Consumers who frequently rent a car know the drill: You and the rental clerk do a quick tour around the car to document dings and scratches so you won’t be held responsible for previous damage when you return the car.

The process is similar when renting an apartment. Both you and your landlord should agree on the condition of the unit before you move in, at periodic inspections and when you move out to ensure that your security deposit is returned.

“Documenting your rental at move-in and throughout the lease informs you what’s expected at move-out to get your full security deposit back,” said Lydia Winkler, co-founder and COO of RentCheck, a digital property management system that facilitates remote inspections for landlords. “Even if a crack in the floor or a kitchen cabinet not opening properly doesn’t bother you, document it anyway so you don’t get blamed for any preexisting damage when it comes time to move-out. By having your previous inspection as a reference point, you’re aware of what your home needs to look like at move-out.”

While some landlords prefer to handle all inspections personally, others allow tenants to participate or to do some inspections themselves.

“Including residents in the inspection process educates them on what’s expected and helps foster open communication with their landlord,” Winkler said.

Data from RentCheck shows that the kitchen is the most common location for issues that could prevent a tenant from getting their deposit back.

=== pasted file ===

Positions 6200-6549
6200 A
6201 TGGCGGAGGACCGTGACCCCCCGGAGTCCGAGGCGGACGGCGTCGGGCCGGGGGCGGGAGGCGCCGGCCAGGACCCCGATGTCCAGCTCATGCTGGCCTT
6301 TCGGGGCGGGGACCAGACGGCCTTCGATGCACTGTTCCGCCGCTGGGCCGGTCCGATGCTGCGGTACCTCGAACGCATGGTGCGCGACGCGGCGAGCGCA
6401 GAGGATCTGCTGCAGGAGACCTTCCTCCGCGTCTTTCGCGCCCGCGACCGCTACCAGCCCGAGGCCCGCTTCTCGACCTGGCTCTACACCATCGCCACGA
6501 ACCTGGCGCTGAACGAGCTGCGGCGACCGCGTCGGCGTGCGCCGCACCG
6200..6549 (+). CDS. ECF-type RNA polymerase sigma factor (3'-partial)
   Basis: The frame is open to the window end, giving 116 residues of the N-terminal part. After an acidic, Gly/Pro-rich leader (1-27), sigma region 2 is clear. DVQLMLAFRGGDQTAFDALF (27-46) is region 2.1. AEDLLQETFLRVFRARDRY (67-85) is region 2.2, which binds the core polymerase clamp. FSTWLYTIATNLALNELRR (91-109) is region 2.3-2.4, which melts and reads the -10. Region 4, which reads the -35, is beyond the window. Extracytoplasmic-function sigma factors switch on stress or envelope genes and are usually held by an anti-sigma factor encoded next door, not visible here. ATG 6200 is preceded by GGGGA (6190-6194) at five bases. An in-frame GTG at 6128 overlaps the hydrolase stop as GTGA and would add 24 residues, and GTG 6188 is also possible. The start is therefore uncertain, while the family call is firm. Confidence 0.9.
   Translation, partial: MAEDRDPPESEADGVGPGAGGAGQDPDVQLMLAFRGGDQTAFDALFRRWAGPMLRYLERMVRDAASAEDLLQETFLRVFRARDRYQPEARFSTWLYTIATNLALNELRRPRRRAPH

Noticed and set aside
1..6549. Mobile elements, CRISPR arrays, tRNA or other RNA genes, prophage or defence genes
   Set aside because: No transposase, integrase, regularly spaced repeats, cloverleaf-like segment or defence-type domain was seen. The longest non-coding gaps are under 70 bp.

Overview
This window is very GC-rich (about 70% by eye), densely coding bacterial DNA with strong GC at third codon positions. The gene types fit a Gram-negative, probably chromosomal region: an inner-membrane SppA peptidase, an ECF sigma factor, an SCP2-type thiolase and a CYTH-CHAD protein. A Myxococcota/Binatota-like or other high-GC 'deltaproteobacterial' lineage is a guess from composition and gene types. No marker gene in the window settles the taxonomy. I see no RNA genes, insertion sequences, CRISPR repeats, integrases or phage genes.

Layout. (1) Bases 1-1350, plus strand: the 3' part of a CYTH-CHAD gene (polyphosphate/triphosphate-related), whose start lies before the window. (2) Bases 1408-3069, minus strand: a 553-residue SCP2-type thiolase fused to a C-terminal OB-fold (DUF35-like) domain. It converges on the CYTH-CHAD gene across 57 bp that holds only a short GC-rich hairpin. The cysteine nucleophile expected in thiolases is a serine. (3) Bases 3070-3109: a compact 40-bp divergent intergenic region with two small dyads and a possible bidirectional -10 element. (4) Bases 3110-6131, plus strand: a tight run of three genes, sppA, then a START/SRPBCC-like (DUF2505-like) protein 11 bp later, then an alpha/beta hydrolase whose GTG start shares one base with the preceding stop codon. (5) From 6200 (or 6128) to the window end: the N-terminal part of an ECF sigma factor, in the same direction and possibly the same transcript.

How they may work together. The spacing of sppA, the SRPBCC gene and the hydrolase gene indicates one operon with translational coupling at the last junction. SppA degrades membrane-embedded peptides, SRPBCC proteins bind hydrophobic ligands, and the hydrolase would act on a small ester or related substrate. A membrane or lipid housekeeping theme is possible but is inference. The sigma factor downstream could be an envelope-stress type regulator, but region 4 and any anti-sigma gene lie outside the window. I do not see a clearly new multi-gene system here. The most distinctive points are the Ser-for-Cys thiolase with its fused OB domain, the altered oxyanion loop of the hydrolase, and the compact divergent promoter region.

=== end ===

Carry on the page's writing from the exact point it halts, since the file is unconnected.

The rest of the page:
Among the most common issues are:

  • Dishwashers. Dishwashers can be expensive to repair, so when tenants move out and leave behind a dishwasher that doesn’t run for a full cycle, has broken controls or racks that don’t pull out properly, that can lead to a loss of some or all of a security deposit.
  • Dirty cabinets, fridge and counters. Landlords often keep back some of a deposit because of dirty or damaged counters, cabinets and refrigerators. Cleaning thoroughly before moving can help you get your full deposit returned.
  • Dirty floors, walls and stoves. RentCheck’s data also shows that dirty and damaged walls and floors are often cited by landlords in inspection reports. Similarly, a dirty oven, microwave or stovetop is also a big complaint.
  • Replace your lightbulbs and hardware. If your lightbulb is burned out or a knob or handle is missing from a drawer or cabinet, replacing it can be a simple and inexpensive fix that will show your landlord you’ve been careful to maintain the apartment.

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